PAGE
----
At around 6 months your baby will start to attempt sitting upright. They may be very wobbly so need plenty of support, but it’s good for them to work these muscles. If your baby spends a lot of time in bouncers or buggies, or if you use a baby sling a lot, then they may be slower to sit up. Encourage them to sit up by having playtime on the floor or the bed at a time when you can give them your full attention. At 8 months they should be sitting up confidently, if they’re not sitting up by 9 months then ask your doctor for advice on how to strengthen those little muscles.
5. Reaching, Grasping & Holding
From 6 months, your baby can bring both arms to their front to try to grab things, they may be able to hold onto the item with both hands. It’s not until around 8 months that they develop the pincer grip, where they pick up small objects with their thumb and forefinger. This grip is very important for self-feeding. Once they master gripping and holding small objects, small objects can end up being eaten, so be careful to ensure they use their new powers for good, not evil!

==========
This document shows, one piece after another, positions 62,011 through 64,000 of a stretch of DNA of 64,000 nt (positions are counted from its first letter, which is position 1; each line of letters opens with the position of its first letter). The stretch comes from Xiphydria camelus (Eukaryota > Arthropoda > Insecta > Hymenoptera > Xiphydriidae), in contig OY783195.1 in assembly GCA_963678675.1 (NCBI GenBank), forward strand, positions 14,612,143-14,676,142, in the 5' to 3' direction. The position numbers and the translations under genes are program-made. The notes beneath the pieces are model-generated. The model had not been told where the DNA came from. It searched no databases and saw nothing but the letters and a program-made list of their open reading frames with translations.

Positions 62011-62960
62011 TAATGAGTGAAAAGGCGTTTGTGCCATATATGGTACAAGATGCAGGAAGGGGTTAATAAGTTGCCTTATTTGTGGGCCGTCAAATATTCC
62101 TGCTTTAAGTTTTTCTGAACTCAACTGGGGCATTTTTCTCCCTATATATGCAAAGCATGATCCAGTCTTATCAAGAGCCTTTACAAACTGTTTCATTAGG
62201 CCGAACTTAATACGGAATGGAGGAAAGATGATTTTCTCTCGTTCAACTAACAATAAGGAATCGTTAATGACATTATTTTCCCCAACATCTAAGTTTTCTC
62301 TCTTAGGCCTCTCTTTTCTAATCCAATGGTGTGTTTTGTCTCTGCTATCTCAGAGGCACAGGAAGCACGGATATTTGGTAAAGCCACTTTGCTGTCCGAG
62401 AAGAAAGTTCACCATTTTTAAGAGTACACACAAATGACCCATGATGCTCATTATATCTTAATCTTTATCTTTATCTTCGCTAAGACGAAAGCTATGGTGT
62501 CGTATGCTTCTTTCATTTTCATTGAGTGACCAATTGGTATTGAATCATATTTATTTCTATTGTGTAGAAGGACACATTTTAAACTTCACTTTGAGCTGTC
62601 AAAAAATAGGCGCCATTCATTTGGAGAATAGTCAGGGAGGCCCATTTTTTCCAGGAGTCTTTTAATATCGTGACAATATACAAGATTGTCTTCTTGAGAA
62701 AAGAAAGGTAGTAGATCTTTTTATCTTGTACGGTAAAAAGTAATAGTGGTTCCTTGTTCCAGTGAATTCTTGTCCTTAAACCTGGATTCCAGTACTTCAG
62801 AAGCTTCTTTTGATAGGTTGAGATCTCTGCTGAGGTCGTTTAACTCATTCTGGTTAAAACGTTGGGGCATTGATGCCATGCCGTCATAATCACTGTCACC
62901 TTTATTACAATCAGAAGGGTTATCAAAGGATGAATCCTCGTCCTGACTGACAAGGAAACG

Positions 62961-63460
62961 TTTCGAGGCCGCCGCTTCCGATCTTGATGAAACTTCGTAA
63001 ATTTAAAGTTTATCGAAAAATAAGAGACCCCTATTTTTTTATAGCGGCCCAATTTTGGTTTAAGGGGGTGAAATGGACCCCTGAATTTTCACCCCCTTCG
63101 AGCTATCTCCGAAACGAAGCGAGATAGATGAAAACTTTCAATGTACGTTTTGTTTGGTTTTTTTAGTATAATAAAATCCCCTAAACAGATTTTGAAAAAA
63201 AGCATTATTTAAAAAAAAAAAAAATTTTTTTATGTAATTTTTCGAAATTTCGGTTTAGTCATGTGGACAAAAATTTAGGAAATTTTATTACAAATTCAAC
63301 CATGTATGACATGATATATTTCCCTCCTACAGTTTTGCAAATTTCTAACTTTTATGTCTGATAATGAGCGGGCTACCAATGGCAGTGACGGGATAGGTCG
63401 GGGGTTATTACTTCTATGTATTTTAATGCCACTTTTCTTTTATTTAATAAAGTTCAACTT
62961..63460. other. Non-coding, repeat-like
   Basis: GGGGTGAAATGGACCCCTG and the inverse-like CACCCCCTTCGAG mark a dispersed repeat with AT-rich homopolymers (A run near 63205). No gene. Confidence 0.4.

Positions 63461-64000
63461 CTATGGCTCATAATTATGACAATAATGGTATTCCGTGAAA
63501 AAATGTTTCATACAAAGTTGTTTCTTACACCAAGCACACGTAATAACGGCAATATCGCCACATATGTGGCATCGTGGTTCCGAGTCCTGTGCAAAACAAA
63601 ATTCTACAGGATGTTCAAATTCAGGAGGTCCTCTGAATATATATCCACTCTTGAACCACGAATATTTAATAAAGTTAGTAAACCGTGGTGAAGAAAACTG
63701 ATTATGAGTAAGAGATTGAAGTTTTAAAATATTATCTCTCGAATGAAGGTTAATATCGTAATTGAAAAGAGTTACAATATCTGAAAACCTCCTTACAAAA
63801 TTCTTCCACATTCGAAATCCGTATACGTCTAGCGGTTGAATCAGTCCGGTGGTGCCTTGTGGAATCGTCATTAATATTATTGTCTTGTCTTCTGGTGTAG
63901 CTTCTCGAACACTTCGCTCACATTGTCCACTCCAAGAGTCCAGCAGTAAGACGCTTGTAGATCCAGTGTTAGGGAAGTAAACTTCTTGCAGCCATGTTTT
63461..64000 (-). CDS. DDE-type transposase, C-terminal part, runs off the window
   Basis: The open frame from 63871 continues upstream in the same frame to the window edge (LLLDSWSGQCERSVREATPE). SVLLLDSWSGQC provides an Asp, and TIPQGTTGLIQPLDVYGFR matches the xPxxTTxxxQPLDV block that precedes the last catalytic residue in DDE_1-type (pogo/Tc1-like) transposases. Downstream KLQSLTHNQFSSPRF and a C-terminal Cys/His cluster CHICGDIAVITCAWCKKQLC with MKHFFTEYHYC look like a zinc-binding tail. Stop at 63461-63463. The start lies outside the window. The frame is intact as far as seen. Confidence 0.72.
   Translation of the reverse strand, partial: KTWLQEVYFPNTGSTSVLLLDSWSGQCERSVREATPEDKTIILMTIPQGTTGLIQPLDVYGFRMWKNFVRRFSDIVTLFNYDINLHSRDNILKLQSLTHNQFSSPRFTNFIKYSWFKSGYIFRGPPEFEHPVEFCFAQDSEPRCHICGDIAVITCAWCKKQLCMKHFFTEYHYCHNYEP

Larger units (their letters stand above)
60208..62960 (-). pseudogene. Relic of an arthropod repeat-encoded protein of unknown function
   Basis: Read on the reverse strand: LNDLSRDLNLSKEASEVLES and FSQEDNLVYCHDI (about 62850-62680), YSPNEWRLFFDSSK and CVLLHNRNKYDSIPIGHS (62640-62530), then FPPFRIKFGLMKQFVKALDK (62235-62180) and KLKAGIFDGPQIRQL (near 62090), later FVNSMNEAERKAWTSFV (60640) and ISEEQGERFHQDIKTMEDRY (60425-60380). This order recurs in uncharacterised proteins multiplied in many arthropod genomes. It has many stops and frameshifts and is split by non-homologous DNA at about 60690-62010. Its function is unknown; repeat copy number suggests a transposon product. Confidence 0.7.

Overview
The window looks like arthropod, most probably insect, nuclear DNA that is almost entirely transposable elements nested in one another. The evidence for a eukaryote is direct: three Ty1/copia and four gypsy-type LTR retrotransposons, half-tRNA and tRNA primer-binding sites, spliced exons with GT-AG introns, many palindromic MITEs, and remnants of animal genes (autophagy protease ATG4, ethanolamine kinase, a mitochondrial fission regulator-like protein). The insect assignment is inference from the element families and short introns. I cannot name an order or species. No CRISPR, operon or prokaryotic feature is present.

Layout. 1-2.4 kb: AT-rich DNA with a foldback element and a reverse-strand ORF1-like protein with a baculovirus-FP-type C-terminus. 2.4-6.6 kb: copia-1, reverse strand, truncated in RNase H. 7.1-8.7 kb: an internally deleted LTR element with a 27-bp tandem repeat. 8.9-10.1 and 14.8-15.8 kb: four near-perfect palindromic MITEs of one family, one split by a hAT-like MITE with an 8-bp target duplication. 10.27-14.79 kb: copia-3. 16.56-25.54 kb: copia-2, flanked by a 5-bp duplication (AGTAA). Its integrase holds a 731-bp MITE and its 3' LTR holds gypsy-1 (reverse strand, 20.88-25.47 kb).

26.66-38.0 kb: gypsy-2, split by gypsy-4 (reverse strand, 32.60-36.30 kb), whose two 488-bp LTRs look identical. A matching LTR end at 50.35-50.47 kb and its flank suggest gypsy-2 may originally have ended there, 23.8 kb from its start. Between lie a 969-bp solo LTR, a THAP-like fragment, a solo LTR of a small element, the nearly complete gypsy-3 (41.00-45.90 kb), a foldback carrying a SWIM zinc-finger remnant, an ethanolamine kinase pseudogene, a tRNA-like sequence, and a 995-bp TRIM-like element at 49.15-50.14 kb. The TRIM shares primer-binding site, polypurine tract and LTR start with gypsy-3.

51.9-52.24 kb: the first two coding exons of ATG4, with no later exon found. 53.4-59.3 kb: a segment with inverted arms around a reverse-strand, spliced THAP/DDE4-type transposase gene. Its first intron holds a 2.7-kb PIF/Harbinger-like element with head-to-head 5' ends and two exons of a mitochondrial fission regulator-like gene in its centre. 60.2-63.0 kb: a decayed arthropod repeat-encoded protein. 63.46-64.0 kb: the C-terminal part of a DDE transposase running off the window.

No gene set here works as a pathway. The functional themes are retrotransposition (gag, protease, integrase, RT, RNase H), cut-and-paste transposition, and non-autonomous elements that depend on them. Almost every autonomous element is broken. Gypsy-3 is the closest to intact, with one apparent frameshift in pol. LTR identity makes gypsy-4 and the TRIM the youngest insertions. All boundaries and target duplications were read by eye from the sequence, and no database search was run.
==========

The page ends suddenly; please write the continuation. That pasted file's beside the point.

Your baby will probably start to make little sounds around 2 months old. Especially when you talk to them while making eye contact. Between 6 and 12 months they’ll start to develop words like “dada” and “mama”. They usually say “dada” first because it’s an easier word (it’s okay to be bitter about it though). By 18 months your baby should have at least 4 words in their vocabulary. Speech therapists expect that 50% of a 2-year-old’s speech should be intelligible, this should go up to 75% at age 3 and 100% at age 4. Babies with older siblings tend to speak much earlier as their older sibling has a simpler vocabulary which is easier to imitate.